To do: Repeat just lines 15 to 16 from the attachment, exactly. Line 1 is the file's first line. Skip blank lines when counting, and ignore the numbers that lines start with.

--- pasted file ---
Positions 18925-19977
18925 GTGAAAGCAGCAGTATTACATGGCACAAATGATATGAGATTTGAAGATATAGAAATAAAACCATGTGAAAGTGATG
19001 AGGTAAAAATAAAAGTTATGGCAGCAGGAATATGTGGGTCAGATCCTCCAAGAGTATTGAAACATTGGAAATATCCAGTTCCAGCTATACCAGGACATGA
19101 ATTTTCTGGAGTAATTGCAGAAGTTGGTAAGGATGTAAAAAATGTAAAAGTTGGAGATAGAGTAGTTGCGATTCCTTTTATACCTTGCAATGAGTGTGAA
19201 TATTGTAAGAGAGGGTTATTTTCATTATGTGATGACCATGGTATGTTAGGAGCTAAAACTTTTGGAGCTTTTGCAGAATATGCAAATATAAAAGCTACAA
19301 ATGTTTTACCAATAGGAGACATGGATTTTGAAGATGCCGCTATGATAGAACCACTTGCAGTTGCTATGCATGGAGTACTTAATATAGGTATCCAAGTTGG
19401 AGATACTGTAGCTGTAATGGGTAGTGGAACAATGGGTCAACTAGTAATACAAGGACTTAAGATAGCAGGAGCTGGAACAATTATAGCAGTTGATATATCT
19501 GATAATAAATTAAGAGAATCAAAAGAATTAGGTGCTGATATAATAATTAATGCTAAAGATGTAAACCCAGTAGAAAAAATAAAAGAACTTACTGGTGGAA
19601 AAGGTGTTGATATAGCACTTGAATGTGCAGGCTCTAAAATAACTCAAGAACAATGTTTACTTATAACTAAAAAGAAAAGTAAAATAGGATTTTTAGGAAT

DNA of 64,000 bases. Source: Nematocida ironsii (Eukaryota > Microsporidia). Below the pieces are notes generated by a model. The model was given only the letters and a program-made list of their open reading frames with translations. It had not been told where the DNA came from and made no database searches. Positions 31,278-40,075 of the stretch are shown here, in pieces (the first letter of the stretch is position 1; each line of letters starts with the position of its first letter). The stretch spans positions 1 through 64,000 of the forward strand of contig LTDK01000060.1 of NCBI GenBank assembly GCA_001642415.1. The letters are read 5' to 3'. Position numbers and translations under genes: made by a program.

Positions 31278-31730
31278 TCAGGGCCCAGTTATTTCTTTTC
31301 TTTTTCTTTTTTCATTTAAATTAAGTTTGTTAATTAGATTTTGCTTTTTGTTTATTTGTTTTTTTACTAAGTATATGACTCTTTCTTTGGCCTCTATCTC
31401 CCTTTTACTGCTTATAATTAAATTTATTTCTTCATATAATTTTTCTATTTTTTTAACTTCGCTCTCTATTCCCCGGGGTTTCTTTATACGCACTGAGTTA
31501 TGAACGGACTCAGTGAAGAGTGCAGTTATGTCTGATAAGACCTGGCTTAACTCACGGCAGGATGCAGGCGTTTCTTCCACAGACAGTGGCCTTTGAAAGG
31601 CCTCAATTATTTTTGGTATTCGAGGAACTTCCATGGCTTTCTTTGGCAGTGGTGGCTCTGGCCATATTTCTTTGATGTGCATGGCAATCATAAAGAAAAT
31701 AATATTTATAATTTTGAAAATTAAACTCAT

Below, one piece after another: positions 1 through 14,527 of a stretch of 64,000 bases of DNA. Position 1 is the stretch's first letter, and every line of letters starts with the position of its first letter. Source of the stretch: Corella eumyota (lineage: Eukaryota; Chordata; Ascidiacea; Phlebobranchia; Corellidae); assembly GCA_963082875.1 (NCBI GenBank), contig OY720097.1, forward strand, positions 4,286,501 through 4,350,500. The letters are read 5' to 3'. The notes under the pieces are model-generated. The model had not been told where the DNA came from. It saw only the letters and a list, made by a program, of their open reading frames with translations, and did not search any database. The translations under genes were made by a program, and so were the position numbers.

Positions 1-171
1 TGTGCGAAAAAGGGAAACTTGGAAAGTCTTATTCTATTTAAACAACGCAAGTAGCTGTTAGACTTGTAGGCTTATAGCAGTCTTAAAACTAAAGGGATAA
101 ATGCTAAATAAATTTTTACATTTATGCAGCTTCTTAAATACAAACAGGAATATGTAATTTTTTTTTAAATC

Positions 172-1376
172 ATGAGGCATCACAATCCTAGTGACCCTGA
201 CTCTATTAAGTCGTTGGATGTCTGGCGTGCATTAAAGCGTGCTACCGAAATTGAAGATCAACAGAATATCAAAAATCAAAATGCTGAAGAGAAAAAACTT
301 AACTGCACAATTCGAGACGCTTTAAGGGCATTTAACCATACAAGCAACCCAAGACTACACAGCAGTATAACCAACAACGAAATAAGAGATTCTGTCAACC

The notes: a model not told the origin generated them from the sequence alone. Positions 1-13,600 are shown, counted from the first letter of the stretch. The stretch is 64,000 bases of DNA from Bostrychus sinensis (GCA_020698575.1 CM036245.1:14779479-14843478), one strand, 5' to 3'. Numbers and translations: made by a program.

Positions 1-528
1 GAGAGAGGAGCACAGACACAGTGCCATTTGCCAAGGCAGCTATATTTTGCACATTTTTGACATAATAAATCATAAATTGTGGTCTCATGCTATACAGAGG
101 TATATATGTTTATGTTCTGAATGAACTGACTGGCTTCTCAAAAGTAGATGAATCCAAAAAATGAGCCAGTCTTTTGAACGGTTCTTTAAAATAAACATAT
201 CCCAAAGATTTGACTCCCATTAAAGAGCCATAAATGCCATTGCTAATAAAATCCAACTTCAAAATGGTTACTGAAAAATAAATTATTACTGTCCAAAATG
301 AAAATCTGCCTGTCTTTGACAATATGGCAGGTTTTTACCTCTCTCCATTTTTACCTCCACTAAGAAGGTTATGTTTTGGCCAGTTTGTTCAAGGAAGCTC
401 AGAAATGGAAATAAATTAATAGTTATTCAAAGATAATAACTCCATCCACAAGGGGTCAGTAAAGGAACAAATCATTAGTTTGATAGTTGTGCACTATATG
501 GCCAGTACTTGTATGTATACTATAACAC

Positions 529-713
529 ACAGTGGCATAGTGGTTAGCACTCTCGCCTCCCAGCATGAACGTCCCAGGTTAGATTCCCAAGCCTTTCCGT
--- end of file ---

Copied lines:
31501 TGAACGGACTCAGTGAAGAGTGCAGTTATGTCTGATAAGACCTGGCTTAACTCACGGCAGGATGCAGGCGTTTCTTCCACAGACAGTGGCCTTTGAAAGG
31601 CCTCAATTATTTTTGGTATTCGAGGAACTTCCATGGCTTTCTTTGGCAGTGGTGGCTCTGGCCATATTTCTTTGATGTGCATGGCAATCATAAAGAAAAT